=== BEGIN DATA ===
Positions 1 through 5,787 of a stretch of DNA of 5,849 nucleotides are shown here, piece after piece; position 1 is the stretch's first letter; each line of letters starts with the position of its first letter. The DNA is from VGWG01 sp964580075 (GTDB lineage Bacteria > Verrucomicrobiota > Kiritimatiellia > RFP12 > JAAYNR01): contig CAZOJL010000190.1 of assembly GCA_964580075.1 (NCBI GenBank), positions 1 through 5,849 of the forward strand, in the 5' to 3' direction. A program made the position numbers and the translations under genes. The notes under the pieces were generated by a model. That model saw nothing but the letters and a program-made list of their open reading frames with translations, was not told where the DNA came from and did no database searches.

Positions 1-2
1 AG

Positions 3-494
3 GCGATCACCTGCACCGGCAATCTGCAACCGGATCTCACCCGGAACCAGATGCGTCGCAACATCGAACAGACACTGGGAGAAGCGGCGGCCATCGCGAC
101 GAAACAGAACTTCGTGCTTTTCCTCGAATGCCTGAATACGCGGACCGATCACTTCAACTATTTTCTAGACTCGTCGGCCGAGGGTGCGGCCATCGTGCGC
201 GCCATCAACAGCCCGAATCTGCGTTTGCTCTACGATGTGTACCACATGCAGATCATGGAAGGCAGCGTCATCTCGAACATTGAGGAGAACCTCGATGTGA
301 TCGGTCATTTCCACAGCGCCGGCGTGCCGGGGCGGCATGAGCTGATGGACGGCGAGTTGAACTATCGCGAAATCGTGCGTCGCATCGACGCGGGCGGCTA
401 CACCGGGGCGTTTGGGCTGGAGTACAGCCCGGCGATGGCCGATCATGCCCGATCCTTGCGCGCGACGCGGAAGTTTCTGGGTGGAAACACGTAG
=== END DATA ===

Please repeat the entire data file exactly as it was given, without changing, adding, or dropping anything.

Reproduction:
Positions 1 through 5,787 of a stretch of DNA of 5,849 nucleotides are shown here, piece after piece; position 1 is the stretch's first letter; each line of letters starts with the position of its first letter. The DNA is from VGWG01 sp964580075 (GTDB lineage Bacteria > Verrucomicrobiota > Kiritimatiellia > RFP12 > JAAYNR01): contig CAZOJL010000190.1 of assembly GCA_964580075.1 (NCBI GenBank), positions 1 through 5,849 of the forward strand, in the 5' to 3' direction. A program made the position numbers and the translations under genes. The notes under the pieces were generated by a model. That model saw nothing but the letters and a program-made list of their open reading frames with translations, was not told where the DNA came from and did no database searches.

Positions 1-2
1 AG

Positions 3-494
3 GCGATCACCTGCACCGGCAATCTGCAACCGGATCTCACCCGGAACCAGATGCGTCGCAACATCGAACAGACACTGGGAGAAGCGGCGGCCATCGCGAC
101 GAAACAGAACTTCGTGCTTTTCCTCGAATGCCTGAATACGCGGACCGATCACTTCAACTATTTTCTAGACTCGTCGGCCGAGGGTGCGGCCATCGTGCGC
201 GCCATCAACAGCCCGAATCTGCGTTTGCTCTACGATGTGTACCACATGCAGATCATGGAAGGCAGCGTCATCTCGAACATTGAGGAGAACCTCGATGTGA
301 TCGGTCATTTCCACAGCGCCGGCGTGCCGGGGCGGCATGAGCTGATGGACGGCGAGTTGAACTATCGCGAAATCGTGCGTCGCATCGACGCGGGCGGCTA
401 CACCGGGGCGTTTGGGCTGGAGTACAGCCCGGCGATGGCCGATCATGCCCGATCCTTGCGCGCGACGCGGAAGTTTCTGGGTGGAAACACGTAG